International federations and national governing bodies constantly try to grow participation to make their sports more attractive and financially viable. Participation growth has various ecological knock-on effects – increased travel, increased manufacturing of kit and equipment and construction of venues.

However, it also gives people the opportunities to try and enjoy new sports, stay fit, become socially active and improve their self-confidence and, in some cases, even future employment prospects.

In this conversation of growth vs sustainability, sport has to be careful that it doesn’t turn into an inclusion vs sustainability argument. To remain financial viable and inclusive, but to make the changes necessary to become more environmentally sustainable, is going to be a difficult juggling act for many organisations. 

This friction appears to be at the heart of sport’s hesitency to go all in for environmental sustainability. There’s a fear that change will reduce quality and opportunity.

The results of the survey tell a more optimistic story, though, with 70% of respondents believing that growth and sustainability don’t have to be mutually exclusive in sport. A reframing of growth was a consistent suggestion made by those taking part.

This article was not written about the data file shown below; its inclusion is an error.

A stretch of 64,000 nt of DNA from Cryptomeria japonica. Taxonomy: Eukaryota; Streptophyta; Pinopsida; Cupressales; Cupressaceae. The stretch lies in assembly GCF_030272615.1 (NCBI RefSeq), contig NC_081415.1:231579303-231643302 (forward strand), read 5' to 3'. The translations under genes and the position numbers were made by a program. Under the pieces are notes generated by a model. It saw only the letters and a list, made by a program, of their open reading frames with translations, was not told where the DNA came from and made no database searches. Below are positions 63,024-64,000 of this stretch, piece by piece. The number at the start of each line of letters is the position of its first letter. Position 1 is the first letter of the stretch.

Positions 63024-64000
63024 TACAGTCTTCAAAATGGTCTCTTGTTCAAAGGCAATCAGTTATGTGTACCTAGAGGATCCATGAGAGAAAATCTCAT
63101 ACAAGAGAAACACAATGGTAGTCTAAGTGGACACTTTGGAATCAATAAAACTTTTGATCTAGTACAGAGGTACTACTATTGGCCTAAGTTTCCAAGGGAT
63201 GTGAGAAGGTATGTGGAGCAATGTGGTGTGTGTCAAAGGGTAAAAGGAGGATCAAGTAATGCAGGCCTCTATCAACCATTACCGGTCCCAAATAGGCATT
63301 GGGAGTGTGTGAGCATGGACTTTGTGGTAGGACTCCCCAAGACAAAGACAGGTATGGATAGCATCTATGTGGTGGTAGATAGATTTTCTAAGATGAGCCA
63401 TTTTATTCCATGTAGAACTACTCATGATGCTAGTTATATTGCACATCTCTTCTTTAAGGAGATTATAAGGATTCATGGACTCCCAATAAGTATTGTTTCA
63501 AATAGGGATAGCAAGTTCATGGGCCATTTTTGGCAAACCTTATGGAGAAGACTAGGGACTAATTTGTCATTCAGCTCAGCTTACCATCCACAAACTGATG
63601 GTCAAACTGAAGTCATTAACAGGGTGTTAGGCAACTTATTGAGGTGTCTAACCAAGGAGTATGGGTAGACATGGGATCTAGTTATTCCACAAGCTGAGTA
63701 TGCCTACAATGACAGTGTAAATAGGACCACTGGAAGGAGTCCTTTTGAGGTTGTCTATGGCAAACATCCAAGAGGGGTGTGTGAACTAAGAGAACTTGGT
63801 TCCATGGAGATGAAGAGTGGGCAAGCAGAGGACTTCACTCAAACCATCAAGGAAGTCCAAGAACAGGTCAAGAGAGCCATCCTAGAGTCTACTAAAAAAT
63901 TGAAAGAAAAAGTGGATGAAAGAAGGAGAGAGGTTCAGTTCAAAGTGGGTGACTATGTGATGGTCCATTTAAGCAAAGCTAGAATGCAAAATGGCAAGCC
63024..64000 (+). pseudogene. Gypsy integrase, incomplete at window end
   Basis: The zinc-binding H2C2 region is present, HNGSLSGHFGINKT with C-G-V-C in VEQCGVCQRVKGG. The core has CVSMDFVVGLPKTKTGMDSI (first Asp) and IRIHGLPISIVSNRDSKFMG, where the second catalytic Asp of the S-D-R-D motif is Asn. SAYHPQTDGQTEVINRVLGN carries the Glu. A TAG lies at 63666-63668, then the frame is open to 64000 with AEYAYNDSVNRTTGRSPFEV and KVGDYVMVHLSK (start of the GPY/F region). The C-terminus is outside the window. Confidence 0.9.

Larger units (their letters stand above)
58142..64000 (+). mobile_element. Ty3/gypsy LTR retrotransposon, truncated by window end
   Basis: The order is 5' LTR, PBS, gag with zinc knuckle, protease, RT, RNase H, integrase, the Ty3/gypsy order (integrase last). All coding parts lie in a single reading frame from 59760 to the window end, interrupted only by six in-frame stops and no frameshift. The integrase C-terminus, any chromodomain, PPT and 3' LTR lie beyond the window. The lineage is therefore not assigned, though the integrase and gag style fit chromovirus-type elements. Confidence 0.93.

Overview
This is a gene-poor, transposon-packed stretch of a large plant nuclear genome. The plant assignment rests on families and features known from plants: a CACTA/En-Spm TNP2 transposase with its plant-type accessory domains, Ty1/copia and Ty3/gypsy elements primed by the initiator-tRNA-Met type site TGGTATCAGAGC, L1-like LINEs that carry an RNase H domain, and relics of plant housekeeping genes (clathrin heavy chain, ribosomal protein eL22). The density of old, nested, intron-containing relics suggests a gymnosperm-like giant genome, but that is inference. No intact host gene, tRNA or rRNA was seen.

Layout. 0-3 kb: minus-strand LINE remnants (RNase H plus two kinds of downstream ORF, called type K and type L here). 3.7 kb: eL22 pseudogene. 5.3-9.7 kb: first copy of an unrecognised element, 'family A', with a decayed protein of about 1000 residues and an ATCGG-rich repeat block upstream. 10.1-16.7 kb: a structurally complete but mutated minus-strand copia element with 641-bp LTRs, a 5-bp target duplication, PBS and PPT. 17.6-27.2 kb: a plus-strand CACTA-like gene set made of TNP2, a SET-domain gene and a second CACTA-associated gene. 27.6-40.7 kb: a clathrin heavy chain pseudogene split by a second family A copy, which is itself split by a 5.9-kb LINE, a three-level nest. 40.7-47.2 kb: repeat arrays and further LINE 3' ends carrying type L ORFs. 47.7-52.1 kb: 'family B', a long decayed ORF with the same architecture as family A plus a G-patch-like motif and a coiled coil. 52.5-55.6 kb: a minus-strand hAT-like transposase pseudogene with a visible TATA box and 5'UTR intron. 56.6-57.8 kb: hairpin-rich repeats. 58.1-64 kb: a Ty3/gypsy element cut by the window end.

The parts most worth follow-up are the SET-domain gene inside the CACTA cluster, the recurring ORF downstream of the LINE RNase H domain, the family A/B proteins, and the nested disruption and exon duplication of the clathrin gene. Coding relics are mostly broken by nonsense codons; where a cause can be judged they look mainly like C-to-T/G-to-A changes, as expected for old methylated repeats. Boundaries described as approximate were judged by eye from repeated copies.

“Rather than focus on quantitative growth sport should shift towards qualitative development that benefits society and in turn brings the sports industry rewards in the long-term,” said one respondent.

But how can sport put that into practice?

“Reduce scale, encourage VR, make better political and humane choice for host cities and countries, and use sustainability and social justice as the major guiding principle for organising major events,” added another.

A third respondent suggested the creation of a “social contract” between rights holders and fans, with the former providing the latter with “signposts” to help them play their part, and sports funding linked to sustainability criteria. 

“For the sports industry to grow while reducing its pressure on the Earth’s environmental boundaries it needs a new approach that cascades down from the international federations through funding incentives to national federations, leagues and clubs,” added a fourth.